Going in blindly, we are led to believe that this film will strictly be about Marian Crane, as we are matched with her POV and hear voiceover, indicating that see is the main character. Hitchcock inverts the typical “crime genre” film by having us follow Crane (Janet Leigh), a recognizable star, who steals $40,000 just to end up at the Bates Motel and die an hour in. I believe this was unprecedented in film at the time. The recognition of the star, particularly in Hollywood cinema, but also beyond, was often a way to get mass-appeal and make sure the film would be financially successful. Hitchcock, with his own recognition as an auteur, may have felt safe in breaking the tradition because of his own status. The publicity of what a Hitchcock film is, may have compelled him to push the boundaries of his art. Although I may be imagining this as fact, I very much enjoyed this shock about the film. It took risks, which I feel produced results beyond Hitchcock’s anticipation. Similar to Hitchcock, in the same year, Michelangelo Antonioni would have Lea Massari disappear in the beginning of L’Avventura, who is another relevant star like Leigh. The willingness to experiment by these two auteurs seems to be indicative of a move into a more modern cinema. An aspect of Psycho I very much appreciate is its willingness to show aspects of humanity that one may feel is too taboo or controversial. The audience is forced to be in Norman Bates’ POV as he cleans up after the murder Marion Crane by “his mother.” Essentially, we are made complicit, even accomplices. This challenges some audience members’ morality, and asks: why would a person want to stay and enter the mind of Bates? This question, and many other questions take me to my conclusion that I may have unfairly labelled Psycho as one of Hitchcock’s middle works when I first watched it.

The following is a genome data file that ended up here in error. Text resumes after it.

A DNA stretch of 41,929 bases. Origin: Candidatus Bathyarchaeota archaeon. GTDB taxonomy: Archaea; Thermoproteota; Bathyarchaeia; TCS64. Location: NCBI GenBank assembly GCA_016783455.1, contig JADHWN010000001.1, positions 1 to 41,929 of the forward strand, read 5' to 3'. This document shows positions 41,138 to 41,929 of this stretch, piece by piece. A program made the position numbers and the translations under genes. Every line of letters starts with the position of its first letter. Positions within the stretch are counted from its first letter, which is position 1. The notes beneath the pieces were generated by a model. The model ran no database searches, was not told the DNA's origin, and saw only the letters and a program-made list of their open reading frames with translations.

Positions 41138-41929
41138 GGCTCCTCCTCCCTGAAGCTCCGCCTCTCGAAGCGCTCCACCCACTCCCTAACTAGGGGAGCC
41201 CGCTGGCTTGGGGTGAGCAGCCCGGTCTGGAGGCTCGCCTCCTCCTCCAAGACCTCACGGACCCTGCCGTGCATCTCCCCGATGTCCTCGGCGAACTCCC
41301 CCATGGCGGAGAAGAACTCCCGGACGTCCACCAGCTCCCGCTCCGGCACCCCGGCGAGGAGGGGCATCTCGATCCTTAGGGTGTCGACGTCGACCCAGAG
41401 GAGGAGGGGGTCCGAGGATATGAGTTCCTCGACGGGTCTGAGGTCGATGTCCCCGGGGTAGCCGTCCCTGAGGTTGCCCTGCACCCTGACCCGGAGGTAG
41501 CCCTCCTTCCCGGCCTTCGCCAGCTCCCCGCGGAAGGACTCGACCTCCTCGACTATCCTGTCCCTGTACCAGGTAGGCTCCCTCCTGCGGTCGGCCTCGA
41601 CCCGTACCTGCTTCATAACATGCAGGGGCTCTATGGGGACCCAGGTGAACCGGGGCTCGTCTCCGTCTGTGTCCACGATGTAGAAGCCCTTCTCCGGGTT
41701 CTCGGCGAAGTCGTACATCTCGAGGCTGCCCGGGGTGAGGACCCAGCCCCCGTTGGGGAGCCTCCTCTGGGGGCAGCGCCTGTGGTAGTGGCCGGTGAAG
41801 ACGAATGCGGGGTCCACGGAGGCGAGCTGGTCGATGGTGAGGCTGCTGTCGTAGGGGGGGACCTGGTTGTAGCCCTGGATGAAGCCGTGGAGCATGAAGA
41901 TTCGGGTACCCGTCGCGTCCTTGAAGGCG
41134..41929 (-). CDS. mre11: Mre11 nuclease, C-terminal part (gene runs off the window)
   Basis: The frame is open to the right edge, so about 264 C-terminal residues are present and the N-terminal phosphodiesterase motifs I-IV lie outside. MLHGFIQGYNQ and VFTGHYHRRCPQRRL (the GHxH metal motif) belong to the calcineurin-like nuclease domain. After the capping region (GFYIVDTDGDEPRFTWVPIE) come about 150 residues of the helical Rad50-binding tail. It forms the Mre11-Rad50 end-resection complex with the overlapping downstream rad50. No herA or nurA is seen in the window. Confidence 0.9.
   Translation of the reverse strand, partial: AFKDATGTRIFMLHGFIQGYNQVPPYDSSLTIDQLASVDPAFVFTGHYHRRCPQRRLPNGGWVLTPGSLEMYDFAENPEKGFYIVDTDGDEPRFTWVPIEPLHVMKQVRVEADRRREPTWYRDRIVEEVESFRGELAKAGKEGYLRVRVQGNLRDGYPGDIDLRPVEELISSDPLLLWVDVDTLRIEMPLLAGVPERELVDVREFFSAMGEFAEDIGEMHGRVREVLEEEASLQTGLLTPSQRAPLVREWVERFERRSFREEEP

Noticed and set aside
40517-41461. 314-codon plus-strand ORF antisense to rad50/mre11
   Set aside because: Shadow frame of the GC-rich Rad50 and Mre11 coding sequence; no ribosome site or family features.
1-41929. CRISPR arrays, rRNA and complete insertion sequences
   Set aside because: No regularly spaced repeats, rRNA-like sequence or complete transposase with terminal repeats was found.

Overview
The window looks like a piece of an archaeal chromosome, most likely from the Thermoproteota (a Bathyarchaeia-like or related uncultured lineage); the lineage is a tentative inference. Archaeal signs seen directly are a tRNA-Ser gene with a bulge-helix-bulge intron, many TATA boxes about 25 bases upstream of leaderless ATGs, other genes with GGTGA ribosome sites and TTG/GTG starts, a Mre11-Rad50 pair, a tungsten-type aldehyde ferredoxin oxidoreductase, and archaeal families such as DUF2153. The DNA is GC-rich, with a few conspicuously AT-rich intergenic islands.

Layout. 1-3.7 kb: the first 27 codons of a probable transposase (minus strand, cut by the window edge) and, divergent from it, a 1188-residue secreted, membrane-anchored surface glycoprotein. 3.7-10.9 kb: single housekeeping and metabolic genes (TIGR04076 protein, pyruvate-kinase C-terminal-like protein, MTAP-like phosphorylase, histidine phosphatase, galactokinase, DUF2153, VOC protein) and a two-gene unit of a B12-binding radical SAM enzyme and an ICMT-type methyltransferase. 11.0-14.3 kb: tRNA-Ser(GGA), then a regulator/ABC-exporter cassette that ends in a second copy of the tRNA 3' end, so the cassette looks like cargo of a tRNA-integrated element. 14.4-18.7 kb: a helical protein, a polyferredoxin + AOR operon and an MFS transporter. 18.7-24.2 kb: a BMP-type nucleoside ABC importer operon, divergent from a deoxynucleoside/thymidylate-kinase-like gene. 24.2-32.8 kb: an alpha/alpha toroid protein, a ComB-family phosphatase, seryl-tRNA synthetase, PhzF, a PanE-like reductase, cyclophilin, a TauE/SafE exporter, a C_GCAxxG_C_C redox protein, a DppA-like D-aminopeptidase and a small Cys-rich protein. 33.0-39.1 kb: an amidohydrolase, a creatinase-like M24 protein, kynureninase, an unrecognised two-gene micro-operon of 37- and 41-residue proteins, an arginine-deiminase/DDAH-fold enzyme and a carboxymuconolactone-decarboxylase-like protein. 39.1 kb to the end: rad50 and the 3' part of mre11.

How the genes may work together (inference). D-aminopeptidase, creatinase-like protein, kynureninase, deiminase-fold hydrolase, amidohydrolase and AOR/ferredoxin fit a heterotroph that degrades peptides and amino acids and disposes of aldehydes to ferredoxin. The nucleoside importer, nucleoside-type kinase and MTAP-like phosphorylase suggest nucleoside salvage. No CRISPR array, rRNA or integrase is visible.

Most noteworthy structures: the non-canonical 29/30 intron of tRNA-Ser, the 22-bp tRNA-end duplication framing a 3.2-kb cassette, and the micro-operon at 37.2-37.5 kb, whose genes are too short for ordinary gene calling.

An aspect of the horror genre that is so pertinent when examining Psycho is the liberties a director and crew can take when they make a horror film. The taboos in society are free for the plucking, as the genre is meant to elicit fear and what is more horrifying than what society deems as unacceptable? Robert Bloch’s novel was what Hitchcock transposed into his film. Interestingly, the story of Ed Gein, “the butcher of Plainfield,” was Bloch’s and Hitchcock’s inspiration. A common fear illustrated by the use of Gein for the horror genre is the idea of being “hidden in plain sight.” In Psycho, the Sheriff is reluctant to further examine Bates as a suspect, which seems as a small-town mentality, where tight-knit communities protect their own. For Psycho, a particularly important motif I caught was the feeling of entrapment. Norman Bates, seemingly a normal motel owner and servant to his mother, is trapped in his position. He is indebted to his mother, although his true psychological issues are reveled to us during the psychiatrist monologue. A monologue which felt dated in some of its information, but I agree with film critic Robin Wood that it was ultimately necessary in fully fleshing out the psychology of Bates for the audience. Robin Wood in his essay “Psycho Analysis,” describes Norman as, “an intensely sympathetic character, sensitive, vulnerable, trapped by his devotion to his mother-a devotion, a self-sacrifice, which our society tends to regard as highly laudable.” The idea of the “highly-laudable” comes back to what one might consider ordinary or “hidden-in-plain-sight.” The arrival of Marian is disruptive to the order, as she is a “Crane” mid-flight. In Robin Wood’s essay on Psycho, Wood states, “and secondarily as the trapped being’s desire to destroy a woman who has achieved the freedom he will never achieve.” Wood’s analysis of Bates’ motive ties to the idea that Bates is trapped within the boundaries of his home and the Motel. In the “Undying Monsters,” chapter of The Horror Film: An Introduction, Rick Worland speaks on images that connote entrapment such as cellars and tight spaces. For Bates, the cellar is where he hides his mother’s corpse (which Wood calls another clear symbol for sex). The decaying Victorian manor looming over the Bates Motel is an example of this use. An enormous house that Hitchcock repeatedly lingers on, indicating there are clearly secrets inside, such as Bates’ hidden secrets under his sensitive demeanor.